International Organizations Call for Investigation of FTU Killing

Amnesty International, Human Rights Watch and the International Trade Union Confederation have called on Cambodia to thoroughly investigate Saturday’s slaying of a Free Trade Union official and bring his killers to an international standard of justice.

Hy Vuthy’s killing is the latest act in a pattern of intimidation visited on FTU members at the Suntex and Bright Sky garment factories in Phnom Penh, the rights organizations claimed in a joint statement to which three other lesser-known or­ganizations were also signatories.

“Such a pattern of violence is ex­tremely likely to have a chilling ef­fect on the members and leaders of the [FTU] and other union activists throughout Cambodia,” the statement reads.

“Prosecuting those responsible for Hy Vuthy’s killing is the only way to give a clear signal to the perpetrators of acts of violence against trade unionists that such behavior will not be tolerated in the future,” the statement said.

The NGOs claimed that Chey Rithy, FTU vice-president at Sun­tex, was previously attacked while riding home from work in May. The same month, Chi Sam­on, FTU president at Bright Sky, was attacked by seven men who hit him in the face and body with sticks and iron bars, the statement claimed. Also in May, Yeng Vann Yuth, another FTU member at Bright Sky, was attacked, while in June, Lem Samrith, FTU treasurer at the factory, was beaten by about 20 men while coming out of the factory after a night shift, the statement alleged. In September, Choy Chin, FTU secretary general at Suntex, was beaten on the head by two men with a metal pipe, the NGOs alleged.

Albert Tan, regional vice president for administration at Ocean Sky, which owns both the Suntex and Bright Sky factories, declined to answer questions about alleged anti-union violence at the factories or about Hy Vuthy’s death.

“My staff has been in contact with the [authorities]…and we leave it to the authority to handle it,” he wrote in an e-mail.

SRP lawmaker Yim Sovann has invited Interior Minister Sar Kheng to appear before the Na­tional Assembly’s commission on investigations to discuss the probe into Hy Vuthy’s killing and other recent high-profile killings in the capital.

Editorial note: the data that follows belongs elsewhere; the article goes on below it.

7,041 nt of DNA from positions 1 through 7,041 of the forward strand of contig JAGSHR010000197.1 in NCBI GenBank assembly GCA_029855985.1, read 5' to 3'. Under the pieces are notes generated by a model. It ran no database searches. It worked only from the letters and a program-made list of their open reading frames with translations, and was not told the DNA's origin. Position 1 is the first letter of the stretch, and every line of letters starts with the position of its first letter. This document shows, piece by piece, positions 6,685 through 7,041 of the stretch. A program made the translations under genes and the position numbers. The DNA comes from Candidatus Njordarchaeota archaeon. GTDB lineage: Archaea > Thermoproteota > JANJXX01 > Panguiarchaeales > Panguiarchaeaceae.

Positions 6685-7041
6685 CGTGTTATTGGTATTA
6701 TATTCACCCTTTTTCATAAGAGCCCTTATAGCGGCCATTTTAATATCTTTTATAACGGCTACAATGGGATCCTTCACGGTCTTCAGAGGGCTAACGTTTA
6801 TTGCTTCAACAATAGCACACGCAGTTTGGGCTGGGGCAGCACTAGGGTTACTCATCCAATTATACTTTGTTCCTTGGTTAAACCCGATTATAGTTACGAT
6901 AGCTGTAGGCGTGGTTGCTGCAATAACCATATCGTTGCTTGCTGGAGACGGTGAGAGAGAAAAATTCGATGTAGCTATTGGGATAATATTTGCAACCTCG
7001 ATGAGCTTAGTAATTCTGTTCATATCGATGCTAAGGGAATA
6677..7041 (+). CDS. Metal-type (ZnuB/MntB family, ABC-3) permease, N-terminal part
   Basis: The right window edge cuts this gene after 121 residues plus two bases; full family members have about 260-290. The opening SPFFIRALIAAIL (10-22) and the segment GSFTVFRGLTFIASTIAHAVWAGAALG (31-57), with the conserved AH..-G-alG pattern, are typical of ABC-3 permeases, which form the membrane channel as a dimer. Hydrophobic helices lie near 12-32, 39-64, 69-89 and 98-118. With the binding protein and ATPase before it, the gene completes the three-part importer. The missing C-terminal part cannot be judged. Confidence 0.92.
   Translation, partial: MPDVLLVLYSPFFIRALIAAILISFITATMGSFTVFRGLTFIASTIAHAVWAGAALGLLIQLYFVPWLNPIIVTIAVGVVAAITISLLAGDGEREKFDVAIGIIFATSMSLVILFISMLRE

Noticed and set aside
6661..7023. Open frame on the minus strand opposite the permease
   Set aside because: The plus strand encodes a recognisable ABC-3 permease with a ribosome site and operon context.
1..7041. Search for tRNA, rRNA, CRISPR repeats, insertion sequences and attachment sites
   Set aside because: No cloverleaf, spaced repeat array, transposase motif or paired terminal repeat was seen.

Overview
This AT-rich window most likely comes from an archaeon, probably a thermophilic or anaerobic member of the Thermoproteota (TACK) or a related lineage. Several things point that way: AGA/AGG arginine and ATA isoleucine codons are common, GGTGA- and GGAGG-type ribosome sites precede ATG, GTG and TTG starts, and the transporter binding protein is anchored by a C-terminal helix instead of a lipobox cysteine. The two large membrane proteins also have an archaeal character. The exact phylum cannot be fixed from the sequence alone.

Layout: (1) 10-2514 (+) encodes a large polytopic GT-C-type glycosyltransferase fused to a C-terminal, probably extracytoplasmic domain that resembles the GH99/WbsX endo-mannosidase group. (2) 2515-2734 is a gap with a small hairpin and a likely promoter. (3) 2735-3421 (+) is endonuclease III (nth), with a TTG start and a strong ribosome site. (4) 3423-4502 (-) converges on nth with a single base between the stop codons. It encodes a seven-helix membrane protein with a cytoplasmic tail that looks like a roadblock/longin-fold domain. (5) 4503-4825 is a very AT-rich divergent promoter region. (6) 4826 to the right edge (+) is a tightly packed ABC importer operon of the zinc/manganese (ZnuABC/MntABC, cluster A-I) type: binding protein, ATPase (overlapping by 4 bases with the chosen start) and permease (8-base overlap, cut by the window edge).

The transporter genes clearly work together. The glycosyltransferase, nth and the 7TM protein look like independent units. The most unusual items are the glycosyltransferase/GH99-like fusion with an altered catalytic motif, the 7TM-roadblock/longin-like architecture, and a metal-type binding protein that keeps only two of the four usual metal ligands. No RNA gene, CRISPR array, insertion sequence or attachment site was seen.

In a Tuesday letter addressed to Sar Kheng, Yim Sovann drew at­tention to the killing of Hy Vuthy as well as the 2004 slayings of FTU President Chea Vichea and Ros Sovannareth, FTU president at a local factory; and Friday’s attempt on the life of popular singer Pov Panhapich.

“The killers and those who are behind the killers have not yet been brought to justice,” Yim Sovann wrote.

“They have frightened investors and the public and are a threat to political activists and in particular provoke a tense environment prior to the commune elections,” he added.

Yim Sovann, who chairs the parliamentary commission on home affairs, national defense, investigations and anticorruption, said in the letter he wanted Sar Kheng to ex­plain what measures the Interior Ministry is taking to ensure such murders are not repeated.

The letter has been transmitted to the Interior Ministry via National Assembly and Honorary CPP Pres­ident Heng Samrin, he said, adding that although those called to appear before parliamentary commissions are legally required to comply, they often do not do so.

“According to the Constitution, they have to show up within a week but in reality it never happens like this. Sometimes they do not re­spond. Sometimes it takes them two or three weeks,” he said.

Deputy National Police Commis­sioner Mao Chandara said police are doing their utmost to solve the shootings of Hy Vuthy and Pov Panhapich.

“His Excellency Sar Kheng and [National Police Commissioner] Hok Lundy are chafing their hands by investigating the two cases everyday,” he said.

“It was very unfortunate that these two cases occurred before the commune elections,” he added. “These are big cases. We won’t ignore them.”

An official with the Workers Rights Commission, a US-based organization that investigated Bright Sky and Suntex last year and claimed the FTU officials there were suffering violent intimidation, alleged Tuesday that Hy Vuthy’s killing amounted to more of the same.

“We interpret this murder as yet another unacceptable attack on freedom of association in Cambo­dia,” Agatha Schmaedick, the commission’s assistant director, wrote in an e-mail.

“The WRC has urged Ocean Sky…management, buyers and the Cambodian government to do something about this before Cam­bodia’s reputation as an ethical sourcing destination [for garments] is ruined,” she wrote.

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